The first step in defining whether an anxiety disorder is due to a general medical condition is to establish the presence of a general medical condition that is often associated with the production of anxiety symptoms. The DSM-IV defines the most common endocrinological conditions associated with anxiety states as hyper- and hypothyroidism, hypoglycemia, pheochromocytoma, and hyperadrenocorticism. Anxiety may also occur following the exogenous administration of estrogens, progesterone, thyroid preparations, insulin, steroids and birth control pills. Popkin, in addressing the issue of endocrine disorders presenting with anxiety, suggests that anxiety states frequently occur in association with adrenal dysfunction, Cushing's Disease, Carcinoid syndrome, hyperparathyroidism, pseudohyperparathyroidism, hyperglycemia, hyperinsulinemia, pancreatic tumors, pheochromocytoma and thyroid diseases including hyperthyroidism, hypothyroidism and thyroiditis. Popkin cautions that prospective, carefully controlled studies on the etiology of anxiety in these conditions are lacking. The studies that are cited are almost exclusively case reports. He argues for more structured and careful research into the organic basis of these conditions.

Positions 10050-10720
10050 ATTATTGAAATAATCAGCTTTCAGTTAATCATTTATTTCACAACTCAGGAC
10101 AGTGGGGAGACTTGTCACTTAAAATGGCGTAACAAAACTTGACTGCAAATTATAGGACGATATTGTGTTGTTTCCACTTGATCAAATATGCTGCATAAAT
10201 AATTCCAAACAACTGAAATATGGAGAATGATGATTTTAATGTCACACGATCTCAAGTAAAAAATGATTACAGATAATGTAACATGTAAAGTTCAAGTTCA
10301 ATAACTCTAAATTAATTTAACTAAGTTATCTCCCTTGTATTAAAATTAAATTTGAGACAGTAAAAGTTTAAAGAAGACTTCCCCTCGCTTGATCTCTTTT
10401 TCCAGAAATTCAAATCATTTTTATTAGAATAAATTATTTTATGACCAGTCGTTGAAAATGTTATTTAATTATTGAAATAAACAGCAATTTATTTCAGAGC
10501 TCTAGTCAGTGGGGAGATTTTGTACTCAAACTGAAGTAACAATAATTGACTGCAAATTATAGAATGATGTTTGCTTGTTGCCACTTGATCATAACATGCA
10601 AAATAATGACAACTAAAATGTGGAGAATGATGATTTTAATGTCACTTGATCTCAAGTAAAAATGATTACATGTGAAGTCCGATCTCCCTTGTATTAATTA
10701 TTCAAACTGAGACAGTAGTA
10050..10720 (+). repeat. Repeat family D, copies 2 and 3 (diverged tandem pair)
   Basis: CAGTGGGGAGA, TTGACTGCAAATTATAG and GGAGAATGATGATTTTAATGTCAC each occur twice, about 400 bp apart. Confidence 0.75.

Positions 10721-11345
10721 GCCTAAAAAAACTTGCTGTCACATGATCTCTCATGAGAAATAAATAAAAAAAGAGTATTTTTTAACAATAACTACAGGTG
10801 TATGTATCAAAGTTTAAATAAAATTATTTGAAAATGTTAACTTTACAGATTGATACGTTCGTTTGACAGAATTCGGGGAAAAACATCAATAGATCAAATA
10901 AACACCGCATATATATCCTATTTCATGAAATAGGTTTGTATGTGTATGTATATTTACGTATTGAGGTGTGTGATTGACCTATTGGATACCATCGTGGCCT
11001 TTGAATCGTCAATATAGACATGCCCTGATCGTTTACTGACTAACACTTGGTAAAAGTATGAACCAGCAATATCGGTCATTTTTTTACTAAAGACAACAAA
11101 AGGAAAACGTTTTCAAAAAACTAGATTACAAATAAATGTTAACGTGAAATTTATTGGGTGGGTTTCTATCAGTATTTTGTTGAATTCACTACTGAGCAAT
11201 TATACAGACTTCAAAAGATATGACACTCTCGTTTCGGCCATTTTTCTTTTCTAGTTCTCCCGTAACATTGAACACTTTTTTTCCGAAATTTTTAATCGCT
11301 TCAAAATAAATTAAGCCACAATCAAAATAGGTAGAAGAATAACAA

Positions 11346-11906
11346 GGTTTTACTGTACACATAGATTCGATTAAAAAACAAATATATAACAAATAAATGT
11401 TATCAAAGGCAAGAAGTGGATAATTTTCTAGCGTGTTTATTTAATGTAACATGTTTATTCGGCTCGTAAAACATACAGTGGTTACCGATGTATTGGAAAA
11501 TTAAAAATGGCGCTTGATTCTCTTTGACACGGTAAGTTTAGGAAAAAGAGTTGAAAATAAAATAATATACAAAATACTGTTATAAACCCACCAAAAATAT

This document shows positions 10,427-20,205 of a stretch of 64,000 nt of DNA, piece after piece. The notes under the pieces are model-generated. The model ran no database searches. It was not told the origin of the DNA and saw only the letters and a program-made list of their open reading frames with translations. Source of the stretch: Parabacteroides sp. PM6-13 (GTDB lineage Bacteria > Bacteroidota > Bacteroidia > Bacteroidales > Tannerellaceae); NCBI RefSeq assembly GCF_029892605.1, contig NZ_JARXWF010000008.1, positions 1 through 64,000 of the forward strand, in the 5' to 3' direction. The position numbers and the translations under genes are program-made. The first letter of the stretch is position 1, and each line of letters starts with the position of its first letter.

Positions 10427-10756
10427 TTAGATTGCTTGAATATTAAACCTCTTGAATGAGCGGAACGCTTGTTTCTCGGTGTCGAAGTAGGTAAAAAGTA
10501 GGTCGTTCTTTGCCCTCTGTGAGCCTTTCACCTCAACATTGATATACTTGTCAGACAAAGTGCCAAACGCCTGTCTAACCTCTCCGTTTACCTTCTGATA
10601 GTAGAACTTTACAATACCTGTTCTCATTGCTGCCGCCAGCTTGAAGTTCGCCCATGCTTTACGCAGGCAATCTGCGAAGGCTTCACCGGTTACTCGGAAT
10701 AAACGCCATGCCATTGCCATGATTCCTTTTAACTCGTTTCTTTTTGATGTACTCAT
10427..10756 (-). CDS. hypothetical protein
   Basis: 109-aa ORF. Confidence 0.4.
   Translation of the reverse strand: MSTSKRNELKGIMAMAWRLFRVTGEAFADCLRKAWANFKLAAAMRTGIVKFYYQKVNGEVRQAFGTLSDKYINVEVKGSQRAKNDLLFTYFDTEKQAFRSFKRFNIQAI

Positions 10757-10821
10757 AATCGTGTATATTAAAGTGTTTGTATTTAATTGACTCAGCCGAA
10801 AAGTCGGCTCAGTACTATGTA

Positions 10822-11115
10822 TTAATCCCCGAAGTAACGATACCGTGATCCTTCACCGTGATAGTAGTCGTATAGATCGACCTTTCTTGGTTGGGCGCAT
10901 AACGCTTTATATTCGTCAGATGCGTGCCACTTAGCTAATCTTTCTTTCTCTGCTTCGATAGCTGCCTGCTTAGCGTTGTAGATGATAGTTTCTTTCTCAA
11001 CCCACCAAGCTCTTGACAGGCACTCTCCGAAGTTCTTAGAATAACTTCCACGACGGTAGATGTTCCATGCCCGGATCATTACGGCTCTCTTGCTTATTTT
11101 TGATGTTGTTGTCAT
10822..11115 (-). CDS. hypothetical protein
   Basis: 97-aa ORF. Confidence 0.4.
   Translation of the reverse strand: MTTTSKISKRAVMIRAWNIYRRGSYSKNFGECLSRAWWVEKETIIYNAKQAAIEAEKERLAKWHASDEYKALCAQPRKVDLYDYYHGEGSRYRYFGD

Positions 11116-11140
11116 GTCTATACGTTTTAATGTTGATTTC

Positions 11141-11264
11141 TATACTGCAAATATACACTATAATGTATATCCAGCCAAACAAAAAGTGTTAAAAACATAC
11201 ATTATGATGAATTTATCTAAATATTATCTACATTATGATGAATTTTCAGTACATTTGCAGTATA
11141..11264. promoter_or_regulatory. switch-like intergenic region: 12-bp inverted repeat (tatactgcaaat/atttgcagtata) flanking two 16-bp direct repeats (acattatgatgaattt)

Hall et al in a study of medically induced anxiety disorder found thyroid disorders, i.e., hyper- and hypothyroidism and thyroiditis, to be the most frequent medical conditions misdiagnosed as primary anxiety disorder. Other common medical causes for anxiety in their study included hypoglycemia, Addison's and Cushing's Disease, hyper- and hypoparathyroidism, and diabetes mellitus. Rarer causes included various virilizing tumors and hypo- and hyperpituitarism.
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